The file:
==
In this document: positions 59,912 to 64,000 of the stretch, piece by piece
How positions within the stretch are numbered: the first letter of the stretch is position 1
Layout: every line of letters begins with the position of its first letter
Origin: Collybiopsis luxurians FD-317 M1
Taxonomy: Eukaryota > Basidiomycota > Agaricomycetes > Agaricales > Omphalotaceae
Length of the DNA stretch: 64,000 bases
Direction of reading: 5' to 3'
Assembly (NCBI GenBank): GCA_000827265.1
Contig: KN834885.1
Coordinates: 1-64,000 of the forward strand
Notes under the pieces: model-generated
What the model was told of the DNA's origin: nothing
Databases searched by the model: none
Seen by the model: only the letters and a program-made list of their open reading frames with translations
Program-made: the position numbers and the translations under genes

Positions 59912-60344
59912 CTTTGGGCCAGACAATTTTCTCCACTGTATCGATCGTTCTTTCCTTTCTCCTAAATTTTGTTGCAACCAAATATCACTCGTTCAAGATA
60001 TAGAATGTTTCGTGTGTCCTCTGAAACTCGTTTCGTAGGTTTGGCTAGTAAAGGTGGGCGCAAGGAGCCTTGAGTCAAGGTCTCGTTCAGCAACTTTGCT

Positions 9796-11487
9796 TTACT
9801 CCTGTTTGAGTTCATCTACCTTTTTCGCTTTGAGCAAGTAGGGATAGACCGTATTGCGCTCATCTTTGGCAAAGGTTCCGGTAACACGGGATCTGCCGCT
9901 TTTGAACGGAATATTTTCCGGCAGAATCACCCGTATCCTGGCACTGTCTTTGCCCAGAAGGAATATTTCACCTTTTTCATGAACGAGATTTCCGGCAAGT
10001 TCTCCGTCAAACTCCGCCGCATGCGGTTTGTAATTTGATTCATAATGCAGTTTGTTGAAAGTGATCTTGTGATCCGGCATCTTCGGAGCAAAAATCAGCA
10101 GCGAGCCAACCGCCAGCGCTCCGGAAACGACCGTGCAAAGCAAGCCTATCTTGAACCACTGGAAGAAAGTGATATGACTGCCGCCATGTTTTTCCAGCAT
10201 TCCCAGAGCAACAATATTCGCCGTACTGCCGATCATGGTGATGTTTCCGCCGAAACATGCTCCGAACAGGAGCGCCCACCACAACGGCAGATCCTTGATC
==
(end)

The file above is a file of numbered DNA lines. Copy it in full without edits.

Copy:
In this document: positions 59,912 to 64,000 of the stretch, piece by piece
How positions within the stretch are numbered: the first letter of the stretch is position 1
Layout: every line of letters begins with the position of its first letter
Origin: Collybiopsis luxurians FD-317 M1
Taxonomy: Eukaryota > Basidiomycota > Agaricomycetes > Agaricales > Omphalotaceae
Length of the DNA stretch: 64,000 bases
Direction of reading: 5' to 3'
Assembly (NCBI GenBank): GCA_000827265.1
Contig: KN834885.1
Coordinates: 1-64,000 of the forward strand
Notes under the pieces: model-generated
What the model was told of the DNA's origin: nothing
Databases searched by the model: none
Seen by the model: only the letters and a program-made list of their open reading frames with translations
Program-made: the position numbers and the translations under genes

Positions 59912-60344
59912 CTTTGGGCCAGACAATTTTCTCCACTGTATCGATCGTTCTTTCCTTTCTCCTAAATTTTGTTGCAACCAAATATCACTCGTTCAAGATA
60001 TAGAATGTTTCGTGTGTCCTCTGAAACTCGTTTCGTAGGTTTGGCTAGTAAAGGTGGGCGCAAGGAGCCTTGAGTCAAGGTCTCGTTCAGCAACTTTGCT

Positions 9796-11487
9796 TTACT
9801 CCTGTTTGAGTTCATCTACCTTTTTCGCTTTGAGCAAGTAGGGATAGACCGTATTGCGCTCATCTTTGGCAAAGGTTCCGGTAACACGGGATCTGCCGCT
9901 TTTGAACGGAATATTTTCCGGCAGAATCACCCGTATCCTGGCACTGTCTTTGCCCAGAAGGAATATTTCACCTTTTTCATGAACGAGATTTCCGGCAAGT
10001 TCTCCGTCAAACTCCGCCGCATGCGGTTTGTAATTTGATTCATAATGCAGTTTGTTGAAAGTGATCTTGTGATCCGGCATCTTCGGAGCAAAAATCAGCA
10101 GCGAGCCAACCGCCAGCGCTCCGGAAACGACCGTGCAAAGCAAGCCTATCTTGAACCACTGGAAGAAAGTGATATGACTGCCGCCATGTTTTTCCAGCAT
10201 TCCCAGAGCAACAATATTCGCCGTACTGCCGATCATGGTGATGTTTCCGCCGAAACATGCTCCGAACAGGAGCGCCCACCACAACGGCAGATCCTTGATC